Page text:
The public debate over a Confederate monument in Gainesville continues, albeit with fewer protesters.
A smaller crowd gathered Wednesday evening at the steps of the Cooke County Courthouse as Pro Gainesville hosted its second large-scale protest advocating for removal of the Confederate Soldiers and Sailors Monument on courthouse grounds.
Police Chief Kevin Phillips estimated roughly 150 people — a mix of protesters and counter-protesters — spread out on the east side of the courthouse square and along the east side of Dixon Street. A few people open-carried handguns.
A similar protest July 1, he noted, drew a substantially larger turnout, especially among counter-protesters.
Protesters supporting Pro Gainesville were joined by a group from La Danza de Gainesville. That group carried signs about the death of Vanessa Guillen, a 20-year-old U.S. Army soldier at Fort Hood who authorities believe was killed in April by another soldier. Guillen’s family has said she was sexually harassed while in the Army and is seeking a congressional investigation into her death.
“It was so beautiful having our sisters… standing in solidarity and support of uplifting of vulnerable populations,” said Torrey Henderson, one of Pro Gainesville’s founders.
Phillips and Henderson both said the protest remained peaceful. Police took no enforcement action at the protest, Phillips said, though officers did stop some motorists in the courthouse area over “various traffic violations and noise ordinance violations.”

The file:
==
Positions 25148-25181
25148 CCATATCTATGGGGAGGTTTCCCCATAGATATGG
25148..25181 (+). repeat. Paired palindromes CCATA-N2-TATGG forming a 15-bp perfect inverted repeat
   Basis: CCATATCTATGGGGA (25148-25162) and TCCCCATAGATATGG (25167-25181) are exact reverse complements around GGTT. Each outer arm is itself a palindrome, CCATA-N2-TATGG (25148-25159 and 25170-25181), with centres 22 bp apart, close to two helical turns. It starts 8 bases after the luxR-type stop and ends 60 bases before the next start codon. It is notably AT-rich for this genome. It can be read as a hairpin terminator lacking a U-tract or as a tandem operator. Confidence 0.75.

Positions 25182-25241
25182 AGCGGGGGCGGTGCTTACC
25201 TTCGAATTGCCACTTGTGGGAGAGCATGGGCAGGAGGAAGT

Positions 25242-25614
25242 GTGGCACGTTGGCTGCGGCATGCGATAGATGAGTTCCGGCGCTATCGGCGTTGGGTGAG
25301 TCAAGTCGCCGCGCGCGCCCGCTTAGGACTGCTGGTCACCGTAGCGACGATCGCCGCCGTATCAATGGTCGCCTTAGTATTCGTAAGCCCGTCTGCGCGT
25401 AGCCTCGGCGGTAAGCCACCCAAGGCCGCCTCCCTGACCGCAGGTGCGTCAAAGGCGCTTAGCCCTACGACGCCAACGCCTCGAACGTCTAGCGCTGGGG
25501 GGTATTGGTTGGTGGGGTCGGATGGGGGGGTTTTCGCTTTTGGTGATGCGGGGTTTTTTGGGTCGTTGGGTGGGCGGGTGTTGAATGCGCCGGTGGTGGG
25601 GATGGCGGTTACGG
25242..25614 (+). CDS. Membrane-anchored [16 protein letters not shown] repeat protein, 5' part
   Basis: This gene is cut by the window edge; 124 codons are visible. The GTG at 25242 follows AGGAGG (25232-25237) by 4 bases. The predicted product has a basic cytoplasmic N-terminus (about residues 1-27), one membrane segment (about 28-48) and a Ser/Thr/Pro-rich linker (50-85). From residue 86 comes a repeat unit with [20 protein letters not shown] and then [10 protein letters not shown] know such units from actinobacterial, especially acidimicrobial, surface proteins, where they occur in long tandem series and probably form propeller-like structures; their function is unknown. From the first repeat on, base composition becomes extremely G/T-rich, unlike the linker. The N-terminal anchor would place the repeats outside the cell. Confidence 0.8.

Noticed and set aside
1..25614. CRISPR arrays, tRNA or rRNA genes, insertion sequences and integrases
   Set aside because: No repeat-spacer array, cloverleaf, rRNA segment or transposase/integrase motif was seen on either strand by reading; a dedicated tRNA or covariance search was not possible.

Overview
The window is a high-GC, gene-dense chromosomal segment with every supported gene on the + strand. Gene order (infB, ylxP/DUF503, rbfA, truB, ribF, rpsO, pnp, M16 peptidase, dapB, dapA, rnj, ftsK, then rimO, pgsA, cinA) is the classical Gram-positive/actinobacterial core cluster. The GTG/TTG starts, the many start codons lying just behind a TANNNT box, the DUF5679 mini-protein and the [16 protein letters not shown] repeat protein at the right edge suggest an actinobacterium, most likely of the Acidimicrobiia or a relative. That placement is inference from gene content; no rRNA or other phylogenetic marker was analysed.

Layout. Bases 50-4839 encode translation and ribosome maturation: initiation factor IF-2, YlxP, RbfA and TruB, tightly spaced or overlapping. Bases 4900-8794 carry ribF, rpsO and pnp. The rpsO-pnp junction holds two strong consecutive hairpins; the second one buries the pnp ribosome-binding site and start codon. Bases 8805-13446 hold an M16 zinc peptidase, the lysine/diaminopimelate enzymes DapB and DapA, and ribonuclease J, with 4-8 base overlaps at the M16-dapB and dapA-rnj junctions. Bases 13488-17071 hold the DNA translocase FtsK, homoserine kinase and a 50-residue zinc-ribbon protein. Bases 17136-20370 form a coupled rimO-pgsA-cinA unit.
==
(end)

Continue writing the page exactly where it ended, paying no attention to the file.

Henderson praised Gainesville Police Department’s handling at the protest, saying the department was “much more supportive and seemed more impartial” than at the previous week’s event. Denton County NAACP this week had criticized officers’ behavior during the July 1 protest.
Pro Gainesville is not planning a protest next week. Henderson said the group is allowing that time for officials to share a plan to respond to its requests.
She added members are planning to attend the second “Let’s Take a Seat At The Table” roundtable event set for 6:30 p.m. Tuesday, July 21, at the Gainesville Civic Center, 311 S. Weaver St. The public is being invited to the event to discuss racial injustice. Henderson encouraged counter-protesters to attend as well.